SALT LAKE CITY — Utah House Majority Leader Kevin Garn is not the only one taking lumps for hot-tubbing in the nude with a 15-year-old and later paying her hush money. The Deseret News is, too — for knowing about the incident eight years ago and not reporting it.
"It was a bad decision not to report it," said Kelly McBride, ethics group leader at the Poynter Institute, a journalism training organization.
"You essentially have someone who has presented one face to the public and it has been revealed that may not be true and accurate. And most likely you guys (the Deseret News) helped him present his narrative to the public. For that reason alone, you have an obligation to correct the record," she said in a telephone interview.
That was typical of many comments on web sites and from some readers. But top Deseret News editors say they believe they made the right choice back in 2002, and they still defend it.
Former Deseret News reporter Jerry Spangler said the episode began in 2002 when he wrote a profile of Garn and his congressional race just before the Republican primary election. He said Cheryl Maher called him to say "there is a side of him you don't know about," and told him about the nude hot-tubbing.
Maher said Friday that she also contacted the Salt Lake Tribune in 2002 and told it the same story.
"It was the week before the election," Spangler said. He remembers writing a draft of a story about the incident with Bob Bernick, the political editor, and inviting Garn to comment. He also remembers that Maher was hesitant to give many details and seemed "flaky."
He and Bernick said Garn came into the Deseret News offices and met with them and several editors. "I remember him crying," and confessing what happened, Spangler said.
But by then it was nearly the weekend before the election. Spangler said editor-in-chief at the time, John Hughes, and managing editor Rick Hall chose not to run the story.
Spangler said they questioned if something that had happened 17 years earlier was still news and said they did not want it to be the main issue on the minds of voters as they voted in the primary. When Garn lost — which meant he would be out of politics — Spangler said editors decided the story was moot.
Both Hughes and Hall said Friday that they do not remember the incident nor the discussion about how to handle it and why. "You think I would because it sounds juicy, but I don't," Hughes said. "Maybe we discussed it out, and I just moved on."
Hall, who is still managing editor, said he does not dispute Spangler's version of what happened. While he can't remember it, he also says he thinks the right call was made.
"It was last-minute — was it coming from the other camp? There wasn't time to verify it," he said. "Should that be the thing on people's minds as they go to the election booth? It's a balancing act that we play every day."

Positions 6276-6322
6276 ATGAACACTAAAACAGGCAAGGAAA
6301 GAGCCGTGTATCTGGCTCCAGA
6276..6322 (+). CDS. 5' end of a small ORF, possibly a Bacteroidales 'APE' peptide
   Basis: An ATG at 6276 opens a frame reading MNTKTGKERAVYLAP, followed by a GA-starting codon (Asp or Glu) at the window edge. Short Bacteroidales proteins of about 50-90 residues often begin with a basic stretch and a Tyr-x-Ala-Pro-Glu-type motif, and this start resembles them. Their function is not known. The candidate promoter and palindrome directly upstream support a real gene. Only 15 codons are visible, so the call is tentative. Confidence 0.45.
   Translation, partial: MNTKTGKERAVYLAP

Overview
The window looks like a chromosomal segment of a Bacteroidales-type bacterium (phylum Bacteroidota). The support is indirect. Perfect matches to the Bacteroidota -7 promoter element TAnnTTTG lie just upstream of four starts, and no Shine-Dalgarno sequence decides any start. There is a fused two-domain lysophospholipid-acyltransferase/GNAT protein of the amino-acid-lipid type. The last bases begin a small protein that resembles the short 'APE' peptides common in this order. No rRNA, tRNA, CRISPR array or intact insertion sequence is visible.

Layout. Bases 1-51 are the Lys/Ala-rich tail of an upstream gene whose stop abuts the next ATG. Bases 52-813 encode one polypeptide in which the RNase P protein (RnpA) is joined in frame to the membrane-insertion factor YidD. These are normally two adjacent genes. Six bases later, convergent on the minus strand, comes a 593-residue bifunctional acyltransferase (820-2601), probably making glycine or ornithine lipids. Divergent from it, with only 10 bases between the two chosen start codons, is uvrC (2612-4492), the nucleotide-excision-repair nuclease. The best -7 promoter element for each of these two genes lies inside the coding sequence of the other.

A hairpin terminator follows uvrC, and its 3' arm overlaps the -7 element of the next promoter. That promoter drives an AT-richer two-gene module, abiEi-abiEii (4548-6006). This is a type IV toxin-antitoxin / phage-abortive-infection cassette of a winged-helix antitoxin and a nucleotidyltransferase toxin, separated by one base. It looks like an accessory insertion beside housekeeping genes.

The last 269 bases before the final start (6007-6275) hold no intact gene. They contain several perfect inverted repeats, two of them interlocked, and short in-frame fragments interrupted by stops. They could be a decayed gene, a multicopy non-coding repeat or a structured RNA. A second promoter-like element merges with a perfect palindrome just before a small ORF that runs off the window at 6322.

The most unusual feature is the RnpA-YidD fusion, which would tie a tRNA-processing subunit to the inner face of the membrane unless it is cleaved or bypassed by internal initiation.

Spangler said he kept in contact with Maher for a few weeks after the election, and she finally told him that she didn't want to talk about the incident anymore — that she had received an apology from Garn and that is what she wanted. "She didn't tell me about the $150,000, though" — hush money that Garn paid her, he said.
Spangler left journalism before Garn re-entered politics and was re-elected to the Legislature.
Bernick said he remembers Garn telling him at some later point that he had paid some undisclosed amount of money to Maher and that she had signed a non-disclosure agreement, so Bernick said he figured she would no longer talk. He said he also did not know her name or phone number, because Spangler had dealt with her.
Bernick said Garn called him when he was considering involvement in the 2004 gubernatorial campaign of Marty Stephens and asked if the incident might come up. He asked the same later when he ran again for the Legislature in 2006. Bernick said he gave him no guarantees but also said he didn't know the woman's name or how to contact her.
Bernick said, "I think we made the right call, not to try to rush something into print when the woman was kind of a flake. I think it was the right call then and the right call now."
McBride, however, says bad calls were made. "The standard would have been to report it," she said. "You had it verified and you had the woman talking to you." She added, "It clearly was a bad call when he got back into politics."
Weber State University journalism professor Alison Barlow Hess, who is also president of the Society of Professional Journalists in Utah, also feels a bad call was likely made but was less harsh in her criticism.
"If these issues were easy, we would not be here discussing it. It's not always an absolute," she said. She adds that the Deseret News at least took a good step by apparently discussing it among several editors and reporters, including those with opposing opinions, before making the decision.
But she said the decision that was made will make readers wonder "how many other lawmakers have come in crying, and say 'I'm really sad,' and 'this happened a long time ago' and didn't have it reported."
She added, "People in Utah are pretty skeptical about the ethics of Utah legislators, and whether they are getting sweetheart deals" — including from the press because of decisions like this.